Paper Titles in Periodical
International Letters of Social and Humanistic Sciences
Volume 65

Subscribe

Subscribe to our Newsletter and get informed about new publication regulary and special discounts for subscribers!

ILSHS > Volume 65 > Some Critical Issues of Human Capital Accounting...
< Back to Volume

Some Critical Issues of Human Capital Accounting in the Public Sector of Developing States

Full Text PDF

Abstract:

This study examines the concept of human capital accounting as it relates to the public sector of developing countries. It interrogates the origin of the concept of human capital accounting. It studies what human capital accounting portends for the public sector in developing countries. It is a study of the relevance and the omens of human capital accounting in the public sector of developing countries. The public sector trajectory of human capital accounting is viewed in the study, as a peculiar tool of public (sector) administration in the developed societies and not a universally applicable tool of public administration at the current level of development in the developing states. Consequently, the study leads to a conclusion that in the public sector of developing states, human capital development or human capital formation may be the more relevant engagement for scholarship and practical purposes.

Info:

Periodical:
International Letters of Social and Humanistic Sciences (Volume 65)
Pages:
83-87
Citation:
R. C. Okeke and A. N. Idike, "Some Critical Issues of Human Capital Accounting in the Public Sector of Developing States", International Letters of Social and Humanistic Sciences, Vol. 65, pp. 83-87, 2015
Online since:
December 2015
Export:
Distribution:
References:

[1] Stanko, B. B., Zeller, T. L., & Melena, M. F. (2014). Human Asset Accounting and Measurement: Moving Forward. Journal of Business & Economics Research (JBER), 12(2), 93-104.

DOI: https://doi.org/10.19030/jber.v12i2.8522

[2] Weatherly, L. A. (2003). Human Capital – The Elusive Asset. Alexandria VA: Society for Human Resource Management.

[3] Jeroh, E. (2013). Human Capital Accounting and the Comparability of Financial Statements in Nigeria. Journal of Accounting Research and Management. 3(2), 53-64.

[4] Schultz, T.W. (1961). Investment in Human Capital. American Economic Review. 51(1), 1-17.

[5] Okpala, P. O. and Chidi, O. C. (2010) Human capital Accounting And Its Relevance To Stock Investment Decisions In Nigeria, European Journal of Economics, Finance and Administrative Sciences. Issue 21: 64-76.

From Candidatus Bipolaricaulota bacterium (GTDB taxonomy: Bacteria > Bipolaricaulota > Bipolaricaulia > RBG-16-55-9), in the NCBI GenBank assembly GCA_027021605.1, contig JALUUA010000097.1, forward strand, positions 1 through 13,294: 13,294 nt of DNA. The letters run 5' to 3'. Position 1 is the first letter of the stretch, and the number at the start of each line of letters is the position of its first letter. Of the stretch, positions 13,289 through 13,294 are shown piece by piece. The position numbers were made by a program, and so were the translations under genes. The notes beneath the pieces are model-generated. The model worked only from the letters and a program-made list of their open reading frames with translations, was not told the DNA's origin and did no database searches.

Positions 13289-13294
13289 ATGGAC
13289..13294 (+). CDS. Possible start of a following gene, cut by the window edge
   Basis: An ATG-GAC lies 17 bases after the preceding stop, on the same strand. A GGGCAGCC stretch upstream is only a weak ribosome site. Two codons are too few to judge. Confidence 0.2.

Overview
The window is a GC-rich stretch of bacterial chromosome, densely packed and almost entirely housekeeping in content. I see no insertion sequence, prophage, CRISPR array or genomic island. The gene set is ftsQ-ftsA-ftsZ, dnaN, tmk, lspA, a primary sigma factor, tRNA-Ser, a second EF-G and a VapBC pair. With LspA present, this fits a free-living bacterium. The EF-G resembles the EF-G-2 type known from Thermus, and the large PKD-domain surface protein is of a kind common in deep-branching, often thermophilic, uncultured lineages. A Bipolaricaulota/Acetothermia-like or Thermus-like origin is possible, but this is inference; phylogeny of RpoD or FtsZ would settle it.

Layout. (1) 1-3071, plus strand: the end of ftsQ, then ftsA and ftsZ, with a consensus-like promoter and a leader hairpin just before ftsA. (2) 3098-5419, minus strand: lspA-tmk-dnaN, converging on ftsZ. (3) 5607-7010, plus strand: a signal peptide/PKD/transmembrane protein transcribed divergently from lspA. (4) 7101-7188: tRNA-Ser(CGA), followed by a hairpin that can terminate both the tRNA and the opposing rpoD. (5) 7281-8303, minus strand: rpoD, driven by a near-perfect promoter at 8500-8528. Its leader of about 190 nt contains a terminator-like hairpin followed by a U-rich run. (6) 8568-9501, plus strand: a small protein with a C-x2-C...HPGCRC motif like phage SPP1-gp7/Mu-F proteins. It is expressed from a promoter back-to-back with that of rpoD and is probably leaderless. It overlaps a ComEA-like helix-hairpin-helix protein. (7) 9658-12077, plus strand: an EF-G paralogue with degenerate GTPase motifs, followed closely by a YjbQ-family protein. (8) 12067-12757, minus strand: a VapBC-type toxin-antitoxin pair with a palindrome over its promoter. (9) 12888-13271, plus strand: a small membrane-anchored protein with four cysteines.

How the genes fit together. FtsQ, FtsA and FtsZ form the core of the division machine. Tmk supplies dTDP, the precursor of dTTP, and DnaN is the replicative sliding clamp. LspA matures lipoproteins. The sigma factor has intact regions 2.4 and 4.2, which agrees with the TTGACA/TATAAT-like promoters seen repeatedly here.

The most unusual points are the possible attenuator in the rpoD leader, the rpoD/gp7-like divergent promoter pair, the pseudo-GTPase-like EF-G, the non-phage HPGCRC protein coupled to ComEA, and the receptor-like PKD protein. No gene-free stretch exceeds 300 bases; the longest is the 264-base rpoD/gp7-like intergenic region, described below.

[6] Rao, V.S.P. (2005). Human Resource Management: Text and Cases. (2nd ed). New Delhi: Excel Books.

[7] Christian, M. (2011). Human capital accounting in the United States: Context, measurement, and application. Wisconsin Center for Education Research, Madison, USA.

[8] Christian, M. S. (2010). Human Capital Accounting in the United States: 1994 to 2006 (No. 0049). Bureau of Economic Analysis.

[9] Bokhari, I.H. et al. (2012). The yes, no decision is easy now: Is human capital accounting challenge for accountants? African Journal of Business Management 6(15), 5281-5287.

DOI: https://doi.org/10.5897/ajbm11.479

[10] United Nations Development Programme (1990). Human Development Report. New York: Oxford University Press.

[11] Kern, A. F. (2009).

[12] Fitzenz, J. (2000). The ROI of Human Capital - Measuring the Economic Value of Employee Performance. New York: AMACOM.

[13] Tao, R. (2012). Public Sector Accounting - An Interdisciplinary Field Involving, Accounting, Economics, and Jurisprudence. Policy Research Institute, Ministry of Finance, Japan, Public Policy Review. 8(1), 45-66.

[14] Nielsen, L. (2011). Classifications of countries based on their level of development: How it is done and how it could be done. IMF Working Papers, 1-45.

DOI: https://doi.org/10.5089/9781455216789.001

[15] Dube, S. & Danescu, D. (2011). Supplemental guidance: Public sector definition. Altamonte Springs, Florida: The Institute of Internal Auditors.

[16] Pocock, B, Prosser, R, & Bridge, K. (2005). The Return of Labour-as-Commodity', The Experience of Casual Work in Australia. Paper presented at the Reworking Work: AIRAANZ 05, University of Sydney, Sydney.

[17] Dzuke, A., & Naude, M. J. (2015). Procurement challenges in the Zimbabwean public sector: A preliminary study. Journal of Transport and Supply Chain Management, 9(1), 1-9.

DOI: https://doi.org/10.4102/jtscm.v9i1.166

[18] Nashwa, G. (2005). The role of audit committees in the public sector. The CPA Journal, 75(8), 42.

[19] Stolper, W. F. (1966). Planning Without Facts: Lessons in Resource Allocation from Nigeria's Development. Cambridge: Harvard University Press.

[20] Jerven, M. (2013). Poor Numbers: How We Are Misled by African Development Statistics and What to Do about It. Ithaca, New York: Cornell University Press.

DOI: https://doi.org/10.1017/asr.2014.18

[21] Soludo, C. C. (2015). Can a new Buharinomics save Nigeria? Paper delivered at the 3rd Anniversary lecture of the RealNews magazine. Lagos, Nigeria: 19 November.

Show More Hide